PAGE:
We currently live in a time where it’s common to be sitting in one position for the bulk of each day. It is quite ‘normal’ for someone to wake up, sit at the table for breakfast, in the car on the way to work, all day at a desk while at work, on the drive home, at the dinner table, and on the couch at night. Sitting this much wreaks havoc on our bodies, as our tissues and structures adapt over time to the positions we put them in. Many people expose their bodies to a very limited range of possible movements that are available to them, and the consequences are becoming apparent. Progressive loss of mobility, muscle function, and movement are some of the negative effects, which ultimately lead to pain and further dysfunction.
One way that we can offset some of this is by having a movement practice. A movement practice can be any discipline, sport, or activity that exposes our bodies to a variety of different movements and challenges different joint positions. This could include activities like yoga, dance, gymnastics, weightlifting, crossfit, jiu jitsu, martial arts, pilates, stretching or mobility routines. A movement practice should be challenging, and should force us to work into positions that are outside of our normal daily routines. It should also challenge the stability and control of our body in these positions. We quickly lose the ability to get into positions the body doesn’t use.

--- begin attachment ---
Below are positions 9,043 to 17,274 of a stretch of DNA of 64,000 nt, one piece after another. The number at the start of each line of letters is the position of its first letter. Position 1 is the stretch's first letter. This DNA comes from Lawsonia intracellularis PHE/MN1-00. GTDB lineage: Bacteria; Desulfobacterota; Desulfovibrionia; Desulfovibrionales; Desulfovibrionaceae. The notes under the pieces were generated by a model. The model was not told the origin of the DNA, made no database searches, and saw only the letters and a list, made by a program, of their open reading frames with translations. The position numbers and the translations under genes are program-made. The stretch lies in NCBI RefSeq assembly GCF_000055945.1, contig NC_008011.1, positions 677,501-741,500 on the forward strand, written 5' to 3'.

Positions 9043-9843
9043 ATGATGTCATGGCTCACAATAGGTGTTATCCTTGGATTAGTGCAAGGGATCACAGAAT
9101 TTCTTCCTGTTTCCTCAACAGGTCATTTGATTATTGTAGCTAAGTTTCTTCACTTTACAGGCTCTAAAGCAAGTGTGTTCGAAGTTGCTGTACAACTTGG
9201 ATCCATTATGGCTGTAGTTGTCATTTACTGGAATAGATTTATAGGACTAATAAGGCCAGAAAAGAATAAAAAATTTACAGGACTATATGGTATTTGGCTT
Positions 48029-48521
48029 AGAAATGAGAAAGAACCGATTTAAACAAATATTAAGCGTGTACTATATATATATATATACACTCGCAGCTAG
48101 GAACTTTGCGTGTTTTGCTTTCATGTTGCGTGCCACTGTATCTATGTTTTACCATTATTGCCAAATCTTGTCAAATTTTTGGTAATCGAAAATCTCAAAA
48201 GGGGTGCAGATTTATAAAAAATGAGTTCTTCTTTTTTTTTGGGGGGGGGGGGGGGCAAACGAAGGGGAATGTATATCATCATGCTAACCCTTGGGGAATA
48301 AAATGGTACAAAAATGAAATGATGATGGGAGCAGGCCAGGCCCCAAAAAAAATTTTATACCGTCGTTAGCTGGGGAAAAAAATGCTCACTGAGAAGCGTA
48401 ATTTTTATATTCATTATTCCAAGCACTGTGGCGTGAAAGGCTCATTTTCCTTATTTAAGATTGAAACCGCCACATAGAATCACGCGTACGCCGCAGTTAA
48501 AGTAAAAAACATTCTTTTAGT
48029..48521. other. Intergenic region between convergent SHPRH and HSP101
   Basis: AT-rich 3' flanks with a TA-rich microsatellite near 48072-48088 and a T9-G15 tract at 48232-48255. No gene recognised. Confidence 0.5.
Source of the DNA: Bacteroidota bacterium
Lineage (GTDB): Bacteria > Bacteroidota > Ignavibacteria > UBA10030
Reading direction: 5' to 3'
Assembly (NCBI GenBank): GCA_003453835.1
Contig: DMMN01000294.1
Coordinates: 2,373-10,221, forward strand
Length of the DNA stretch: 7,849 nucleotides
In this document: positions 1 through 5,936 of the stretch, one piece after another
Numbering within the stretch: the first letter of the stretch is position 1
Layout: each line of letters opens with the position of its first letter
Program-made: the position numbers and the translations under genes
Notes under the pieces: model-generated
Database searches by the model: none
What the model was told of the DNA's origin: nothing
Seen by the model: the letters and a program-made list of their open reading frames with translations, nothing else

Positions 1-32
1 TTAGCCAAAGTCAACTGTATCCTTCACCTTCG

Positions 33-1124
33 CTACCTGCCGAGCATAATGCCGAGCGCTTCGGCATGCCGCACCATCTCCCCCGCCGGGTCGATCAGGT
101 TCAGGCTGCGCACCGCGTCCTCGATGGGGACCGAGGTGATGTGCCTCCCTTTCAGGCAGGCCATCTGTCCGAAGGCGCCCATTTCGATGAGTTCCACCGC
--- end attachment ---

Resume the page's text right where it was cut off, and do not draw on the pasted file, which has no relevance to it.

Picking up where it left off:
Having a movement practice is a step in the right direction to health and longevity. It allows us to maintain and improve our mobility, range of motion, and movement. It gets us out of the sustained and limited variety of positions that we adopt day to day, and exposes our bodies to novel stimuli. It allows us to challenge ourselves, and put our bodies into positions that they were designed for (before the days of computers, cars, and cubicles). The good news it that our bodies can and will adapt if we put forth the effort to make them adapt.